Start up legal and tax issues pg 100 103
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Start-up legal and tax issues Pg 100-103. Starter activity. Sole trader and partnerships worksheet There are three sections –A, B and C All of you must complete section A without looking at your textbook

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Start-up legal and tax issues Pg 100-103

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Start up legal and tax issues pg 100 103

Start-up legal and tax issuesPg 100-103


Starter activity

Starter activity

  • Sole trader and partnerships worksheet

  • There are three sections –A, B and C

  • All of you must complete section A without looking at your textbook

  • Most of you should rely on your own knowledge to answer section 2 otherwise refer to the textbook

  • Some of will be able to attempt section C with very little help from the book

How well you did

0-6 marks try again as homework

7-15 Getting there but use your notes and textbook as a guide

16-24 Good work

25-30 Excellent


Keeping records

Keeping records

Page 101

  • All business are legally required to keep records. They are evidence of what has happened in the past.

  • Generally, non-financial company records (accident book) must be kept for 5 years;

  • All financial documents (bank statements, receipts) must be kept for 7 Years.


Mapping

Mapping

  • Create a map to list all the records that you keep personally and make a list of the records that a business must have (4 of each)

  • A-C Grade-List and briefly explain

  • D-F Grade-List


Records that must be kept

Records that must be kept


Employment question time

Employment question time

  • What are the reasons for getting a job? (MTG D-F)

  • What are the rewards for working? (MTG D-F)

  • What is the purpose of the minimum wage? (MTG A*-C)

  • Why is Health and Safety important? (MTG A*-C)


2 employment

2. Employment

Every employer has a number of legal responsibilities. They must carefully consider laws relating to:

  • Health & Safety at work (mental & physical)

  • Minimum wage

  • Working Time directive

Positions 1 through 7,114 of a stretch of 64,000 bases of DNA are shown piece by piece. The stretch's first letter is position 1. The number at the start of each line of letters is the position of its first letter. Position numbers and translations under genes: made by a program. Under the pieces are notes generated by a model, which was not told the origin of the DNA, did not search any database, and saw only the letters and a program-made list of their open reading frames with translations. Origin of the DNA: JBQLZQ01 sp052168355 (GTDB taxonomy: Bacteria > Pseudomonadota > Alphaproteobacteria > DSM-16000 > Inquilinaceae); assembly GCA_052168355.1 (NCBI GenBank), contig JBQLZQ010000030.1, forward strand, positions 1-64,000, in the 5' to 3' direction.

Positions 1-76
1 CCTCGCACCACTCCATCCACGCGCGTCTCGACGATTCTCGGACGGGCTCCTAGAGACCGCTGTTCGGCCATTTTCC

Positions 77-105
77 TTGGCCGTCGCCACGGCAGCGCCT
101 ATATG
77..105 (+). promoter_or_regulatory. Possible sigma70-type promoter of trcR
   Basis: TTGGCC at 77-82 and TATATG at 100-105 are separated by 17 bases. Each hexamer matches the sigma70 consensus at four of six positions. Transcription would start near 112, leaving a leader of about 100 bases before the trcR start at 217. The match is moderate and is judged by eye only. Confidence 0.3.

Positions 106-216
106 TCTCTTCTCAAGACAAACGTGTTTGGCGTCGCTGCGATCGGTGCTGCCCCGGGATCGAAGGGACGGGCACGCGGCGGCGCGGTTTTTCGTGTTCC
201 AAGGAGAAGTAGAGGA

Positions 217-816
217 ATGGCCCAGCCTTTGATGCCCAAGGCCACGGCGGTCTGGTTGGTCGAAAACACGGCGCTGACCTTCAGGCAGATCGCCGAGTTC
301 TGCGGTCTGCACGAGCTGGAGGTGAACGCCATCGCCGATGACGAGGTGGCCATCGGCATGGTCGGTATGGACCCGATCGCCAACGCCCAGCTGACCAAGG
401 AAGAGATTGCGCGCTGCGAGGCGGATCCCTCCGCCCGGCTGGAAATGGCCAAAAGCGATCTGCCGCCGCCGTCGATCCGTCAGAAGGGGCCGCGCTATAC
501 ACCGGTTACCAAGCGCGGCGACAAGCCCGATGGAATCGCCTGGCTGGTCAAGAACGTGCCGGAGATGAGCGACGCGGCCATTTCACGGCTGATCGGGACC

• Discrimination

  • Pre-employment checks

    The list is not-exhaustive!


Health and safety

Health and safety


Objectives

Objectives

ALL

  • To be able to identify the rights of consumers once they purchase a product

  • To be able to list the reasons why taxes are paid by businesses

    MOST

  • To be able to explain how consumers can react if they purchase a product and if something goes wrong

  • To be able to calculate VAT and TAX rates

    SOME

  • To be able to differentiate the different types of taxes that businesses pay

  • To explain what taxes go towards


Starter activity1

Starter activity


3 consumer protection

3. Consumer protection

  • Employers also have a responsibility towards consumers through laws such as:

  • The Sale of Goods Act – Insists that goods should be ‘fit for purpose’. If they do not, consumers are legally entitled to get their money back.

    Key consumer protection agencies include:

  • The Office of Fair Trading (OFT)

  • Trading Standards (TS)

  • The Consumer Protection Agency (CPA)


What does the picture show

What does the picture show?


4 environmental protection

4. Environmental protection

Businesses also have a responsibility to the environment.

Example of Laws include:

  • Environmental Protection Act 1990

  • Hazardous Waste Regulations 2005

  • Noise and Statutory Nuisance Act 1993

  • Waste must be suitably disposed of in landfill or through recycling.


Fill in the blanks activity

Fill in the blanks activity

  • You have been given a sheet to help you recall the people that have an interest in a business

  • Complete the sheet using the words provided

    Help guide:

    Use your own subject knowledge

    Ask a friend (no more than two gaps)

    Refer to your text book as a last resort


What does this picture say about tax justify your answer

What does this picture say about TAX? - Justify your answer-


Her majesty s revenue customs

Her Majesty’s Revenue & Customs

  • Taxes are paid to the government agency HMR&C.